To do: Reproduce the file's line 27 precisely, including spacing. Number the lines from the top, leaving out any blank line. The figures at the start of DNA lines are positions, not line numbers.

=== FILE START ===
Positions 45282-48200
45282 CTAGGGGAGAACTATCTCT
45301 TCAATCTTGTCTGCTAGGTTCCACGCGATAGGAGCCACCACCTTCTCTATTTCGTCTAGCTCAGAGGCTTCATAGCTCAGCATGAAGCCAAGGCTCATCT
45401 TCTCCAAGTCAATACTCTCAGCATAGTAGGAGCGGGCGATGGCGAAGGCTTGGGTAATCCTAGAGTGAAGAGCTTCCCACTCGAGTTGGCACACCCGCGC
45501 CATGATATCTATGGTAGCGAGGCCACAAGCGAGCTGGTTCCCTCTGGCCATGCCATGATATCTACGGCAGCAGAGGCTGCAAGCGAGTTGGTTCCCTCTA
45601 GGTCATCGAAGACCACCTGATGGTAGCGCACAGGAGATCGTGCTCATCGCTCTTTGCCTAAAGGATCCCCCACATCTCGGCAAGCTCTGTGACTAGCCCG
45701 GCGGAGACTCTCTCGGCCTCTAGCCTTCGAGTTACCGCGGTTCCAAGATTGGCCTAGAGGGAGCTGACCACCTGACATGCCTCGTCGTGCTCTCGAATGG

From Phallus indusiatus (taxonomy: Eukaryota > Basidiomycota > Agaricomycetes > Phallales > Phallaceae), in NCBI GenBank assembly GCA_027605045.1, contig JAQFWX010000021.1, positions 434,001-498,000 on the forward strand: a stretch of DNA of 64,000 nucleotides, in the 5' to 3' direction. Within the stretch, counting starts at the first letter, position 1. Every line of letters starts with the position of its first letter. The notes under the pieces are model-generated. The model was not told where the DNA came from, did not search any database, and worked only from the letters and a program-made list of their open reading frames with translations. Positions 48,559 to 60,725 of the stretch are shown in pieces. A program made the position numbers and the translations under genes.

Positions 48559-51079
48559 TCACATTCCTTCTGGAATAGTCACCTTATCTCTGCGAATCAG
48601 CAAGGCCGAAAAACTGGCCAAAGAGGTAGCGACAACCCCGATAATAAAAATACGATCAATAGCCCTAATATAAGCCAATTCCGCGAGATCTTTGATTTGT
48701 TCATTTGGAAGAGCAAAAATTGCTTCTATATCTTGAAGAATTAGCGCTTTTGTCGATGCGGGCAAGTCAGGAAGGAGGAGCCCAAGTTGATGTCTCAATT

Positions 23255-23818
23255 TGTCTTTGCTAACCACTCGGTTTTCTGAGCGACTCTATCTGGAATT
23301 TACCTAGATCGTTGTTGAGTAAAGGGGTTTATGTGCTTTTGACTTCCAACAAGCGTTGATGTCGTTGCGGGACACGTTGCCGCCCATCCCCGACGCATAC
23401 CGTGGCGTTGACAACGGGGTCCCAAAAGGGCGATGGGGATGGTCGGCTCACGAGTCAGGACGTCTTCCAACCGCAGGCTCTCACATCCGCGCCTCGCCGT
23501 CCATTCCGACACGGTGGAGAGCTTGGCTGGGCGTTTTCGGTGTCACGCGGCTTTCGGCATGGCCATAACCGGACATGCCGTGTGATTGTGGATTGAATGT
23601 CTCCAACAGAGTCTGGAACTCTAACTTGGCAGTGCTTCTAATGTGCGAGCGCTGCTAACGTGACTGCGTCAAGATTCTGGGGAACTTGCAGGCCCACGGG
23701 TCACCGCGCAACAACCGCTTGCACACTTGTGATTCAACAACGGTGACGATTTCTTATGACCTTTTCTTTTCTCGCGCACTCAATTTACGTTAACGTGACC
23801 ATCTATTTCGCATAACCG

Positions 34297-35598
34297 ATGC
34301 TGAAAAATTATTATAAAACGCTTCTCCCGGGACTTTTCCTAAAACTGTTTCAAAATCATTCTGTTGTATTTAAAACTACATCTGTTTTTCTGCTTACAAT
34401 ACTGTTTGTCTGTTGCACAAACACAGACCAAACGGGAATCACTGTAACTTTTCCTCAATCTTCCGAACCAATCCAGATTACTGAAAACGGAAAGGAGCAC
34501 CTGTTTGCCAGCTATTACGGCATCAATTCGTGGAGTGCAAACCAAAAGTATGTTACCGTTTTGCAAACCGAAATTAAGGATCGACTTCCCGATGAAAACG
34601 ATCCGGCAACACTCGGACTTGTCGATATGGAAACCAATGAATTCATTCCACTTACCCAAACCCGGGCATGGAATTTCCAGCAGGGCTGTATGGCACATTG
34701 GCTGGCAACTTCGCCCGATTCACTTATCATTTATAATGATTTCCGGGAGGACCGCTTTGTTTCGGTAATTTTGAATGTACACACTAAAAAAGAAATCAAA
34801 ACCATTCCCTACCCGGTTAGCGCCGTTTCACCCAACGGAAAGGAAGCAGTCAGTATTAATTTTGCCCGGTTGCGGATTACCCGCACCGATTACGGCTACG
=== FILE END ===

34701 GCTGGCAACTTCGCCCGATTCACTTATCATTTATAATGATTTCCGGGAGGACCGCTTTGTTTCGGTAATTTTGAATGTACACACTAAAAAAGAAATCAAA